The International Red Cross and Red Crescent Movement is an international humanitarian movement with approximately 97 million volunteers, members and staff worldwide.
The International Committee of the Red Cross (ICRC) is a private humanitarian institution founded in 1863 in Geneva, Switzerland, by Henry Dunant and Gustave Moynier to protect human life and health, to ensure respect for all human beings, and to prevent and alleviate human suffering. The ICRC was awarded the Nobel Peace Prize on three occasions (in 1917, 1944 and 1963). The International Federation of Red Cross and Red Crescent Societies (IFRC) was founded in 1919 and is based in Geneva, Switzerland. It coordinates activities between the 188 National Red Cross and Red Crescent Societies for relief assistance missions responding to large-scale emergencies. Here you can find an automatic compilation of all DW content referring to the ICRC.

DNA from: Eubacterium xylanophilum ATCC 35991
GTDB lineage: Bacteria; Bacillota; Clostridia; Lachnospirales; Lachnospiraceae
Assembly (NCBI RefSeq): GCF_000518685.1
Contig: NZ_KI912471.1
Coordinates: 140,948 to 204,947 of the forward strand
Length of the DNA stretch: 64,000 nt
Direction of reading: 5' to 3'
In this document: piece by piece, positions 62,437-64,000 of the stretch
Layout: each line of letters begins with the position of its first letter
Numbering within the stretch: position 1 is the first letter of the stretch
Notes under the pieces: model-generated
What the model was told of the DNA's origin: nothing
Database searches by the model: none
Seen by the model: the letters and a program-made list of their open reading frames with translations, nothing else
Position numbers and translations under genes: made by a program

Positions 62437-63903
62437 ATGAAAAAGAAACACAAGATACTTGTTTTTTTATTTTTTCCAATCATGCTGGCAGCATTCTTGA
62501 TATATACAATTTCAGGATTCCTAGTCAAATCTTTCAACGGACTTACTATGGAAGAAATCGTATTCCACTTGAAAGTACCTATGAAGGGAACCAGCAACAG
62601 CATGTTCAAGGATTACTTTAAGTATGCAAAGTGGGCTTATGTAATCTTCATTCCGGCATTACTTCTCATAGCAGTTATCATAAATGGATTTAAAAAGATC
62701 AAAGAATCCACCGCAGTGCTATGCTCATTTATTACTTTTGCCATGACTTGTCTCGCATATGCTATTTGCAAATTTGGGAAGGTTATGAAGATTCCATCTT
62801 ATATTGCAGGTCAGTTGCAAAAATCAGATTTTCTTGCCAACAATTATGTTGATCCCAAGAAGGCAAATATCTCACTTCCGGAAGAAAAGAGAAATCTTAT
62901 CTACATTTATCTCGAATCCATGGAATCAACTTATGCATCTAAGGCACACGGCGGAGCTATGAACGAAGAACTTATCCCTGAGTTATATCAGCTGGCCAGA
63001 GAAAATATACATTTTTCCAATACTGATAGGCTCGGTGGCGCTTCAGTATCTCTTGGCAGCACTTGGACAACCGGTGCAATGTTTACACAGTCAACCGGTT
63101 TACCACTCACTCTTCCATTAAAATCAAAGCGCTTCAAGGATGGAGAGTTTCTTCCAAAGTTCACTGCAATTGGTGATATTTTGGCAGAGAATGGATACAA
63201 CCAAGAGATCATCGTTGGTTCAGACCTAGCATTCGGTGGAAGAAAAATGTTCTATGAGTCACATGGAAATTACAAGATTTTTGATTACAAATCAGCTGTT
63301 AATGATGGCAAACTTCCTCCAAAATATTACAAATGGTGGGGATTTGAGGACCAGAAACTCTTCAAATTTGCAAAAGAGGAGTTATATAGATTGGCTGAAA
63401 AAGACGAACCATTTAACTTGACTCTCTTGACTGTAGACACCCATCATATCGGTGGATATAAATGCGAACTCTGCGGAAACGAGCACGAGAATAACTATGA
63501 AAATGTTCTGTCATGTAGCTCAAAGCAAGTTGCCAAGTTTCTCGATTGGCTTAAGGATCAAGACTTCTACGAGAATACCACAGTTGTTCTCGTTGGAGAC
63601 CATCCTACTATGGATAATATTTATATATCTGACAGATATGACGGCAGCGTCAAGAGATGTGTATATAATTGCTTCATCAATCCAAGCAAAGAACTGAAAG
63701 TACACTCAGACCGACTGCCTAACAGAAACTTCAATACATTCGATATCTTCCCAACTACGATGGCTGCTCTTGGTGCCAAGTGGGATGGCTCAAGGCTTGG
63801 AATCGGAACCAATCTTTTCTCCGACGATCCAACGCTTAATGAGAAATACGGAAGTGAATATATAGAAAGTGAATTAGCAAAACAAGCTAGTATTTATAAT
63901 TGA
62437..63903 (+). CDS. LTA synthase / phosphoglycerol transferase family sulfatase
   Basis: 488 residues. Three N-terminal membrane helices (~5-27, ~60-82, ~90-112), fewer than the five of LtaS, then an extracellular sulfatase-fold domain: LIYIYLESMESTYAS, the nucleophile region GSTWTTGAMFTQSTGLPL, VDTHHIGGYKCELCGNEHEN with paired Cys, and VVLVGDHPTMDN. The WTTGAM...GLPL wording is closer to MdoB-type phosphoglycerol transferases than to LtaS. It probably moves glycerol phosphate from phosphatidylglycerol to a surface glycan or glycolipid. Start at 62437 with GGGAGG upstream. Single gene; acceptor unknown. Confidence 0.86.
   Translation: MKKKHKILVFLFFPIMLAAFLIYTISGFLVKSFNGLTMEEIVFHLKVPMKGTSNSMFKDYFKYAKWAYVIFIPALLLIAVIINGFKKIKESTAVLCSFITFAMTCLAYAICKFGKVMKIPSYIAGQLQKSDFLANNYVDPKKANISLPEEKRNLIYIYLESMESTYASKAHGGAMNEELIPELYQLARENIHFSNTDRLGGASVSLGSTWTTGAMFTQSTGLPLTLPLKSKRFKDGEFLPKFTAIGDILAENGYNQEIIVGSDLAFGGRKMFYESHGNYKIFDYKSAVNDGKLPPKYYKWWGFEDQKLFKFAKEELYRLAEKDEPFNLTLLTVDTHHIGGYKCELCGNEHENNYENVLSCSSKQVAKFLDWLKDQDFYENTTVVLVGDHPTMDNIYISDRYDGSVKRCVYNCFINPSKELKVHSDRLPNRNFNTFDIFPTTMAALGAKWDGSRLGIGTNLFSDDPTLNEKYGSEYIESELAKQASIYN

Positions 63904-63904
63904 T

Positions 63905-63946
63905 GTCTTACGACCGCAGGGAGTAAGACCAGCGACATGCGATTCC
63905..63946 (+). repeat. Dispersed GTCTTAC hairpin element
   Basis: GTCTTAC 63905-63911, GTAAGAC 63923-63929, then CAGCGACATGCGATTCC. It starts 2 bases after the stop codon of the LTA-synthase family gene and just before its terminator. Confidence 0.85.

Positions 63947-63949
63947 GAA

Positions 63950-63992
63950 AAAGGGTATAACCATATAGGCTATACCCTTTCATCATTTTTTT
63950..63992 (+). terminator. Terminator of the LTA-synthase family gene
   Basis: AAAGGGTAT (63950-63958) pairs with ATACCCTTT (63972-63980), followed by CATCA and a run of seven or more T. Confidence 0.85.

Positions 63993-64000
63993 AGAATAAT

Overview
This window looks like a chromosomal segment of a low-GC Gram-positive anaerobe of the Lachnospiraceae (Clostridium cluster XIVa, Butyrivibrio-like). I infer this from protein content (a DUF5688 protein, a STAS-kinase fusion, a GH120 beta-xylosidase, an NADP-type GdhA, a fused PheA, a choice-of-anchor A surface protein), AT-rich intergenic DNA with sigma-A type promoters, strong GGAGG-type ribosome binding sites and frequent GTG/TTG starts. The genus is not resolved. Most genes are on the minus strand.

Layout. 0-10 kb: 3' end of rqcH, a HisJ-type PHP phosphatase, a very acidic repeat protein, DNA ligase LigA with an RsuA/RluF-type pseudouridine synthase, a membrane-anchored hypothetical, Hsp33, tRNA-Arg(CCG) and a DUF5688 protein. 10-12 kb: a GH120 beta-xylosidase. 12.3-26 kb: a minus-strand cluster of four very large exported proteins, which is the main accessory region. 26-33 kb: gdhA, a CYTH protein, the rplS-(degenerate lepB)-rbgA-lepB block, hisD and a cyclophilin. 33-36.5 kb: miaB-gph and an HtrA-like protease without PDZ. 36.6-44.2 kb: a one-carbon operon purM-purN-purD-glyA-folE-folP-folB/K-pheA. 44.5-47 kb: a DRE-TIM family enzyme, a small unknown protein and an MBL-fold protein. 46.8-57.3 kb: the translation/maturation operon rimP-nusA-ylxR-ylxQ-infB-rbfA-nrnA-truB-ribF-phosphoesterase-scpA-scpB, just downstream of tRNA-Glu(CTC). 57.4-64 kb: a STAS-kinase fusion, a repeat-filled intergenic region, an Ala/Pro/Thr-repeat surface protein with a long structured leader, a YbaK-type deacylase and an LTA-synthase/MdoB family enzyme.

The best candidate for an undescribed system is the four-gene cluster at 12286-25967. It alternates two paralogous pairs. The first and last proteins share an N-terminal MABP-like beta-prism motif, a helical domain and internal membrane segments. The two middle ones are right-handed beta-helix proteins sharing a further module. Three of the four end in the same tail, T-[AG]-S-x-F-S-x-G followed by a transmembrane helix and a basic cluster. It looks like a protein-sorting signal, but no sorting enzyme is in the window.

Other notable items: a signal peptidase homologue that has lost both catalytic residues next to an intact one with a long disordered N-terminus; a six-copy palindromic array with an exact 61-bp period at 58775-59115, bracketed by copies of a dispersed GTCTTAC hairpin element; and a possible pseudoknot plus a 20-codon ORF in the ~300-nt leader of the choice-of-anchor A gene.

The conflict in the Central African Republic has displaced over one million people and there is no end in sight. Fighting between rival militias has forced them to flee their homes. The situation is particularly bad in the country's northwest. But even in the south, entire areas have been abandoned. The Red Cross warns that very soon as much as half the population will need humanitarian aid.
The move is aimed at addressing what is considered a national health issue, and honoring slain Labour MP Jo Cox. Cox, who was murdered in the run-up to the Brexit referendum in 2016, advocated for help for the lonely.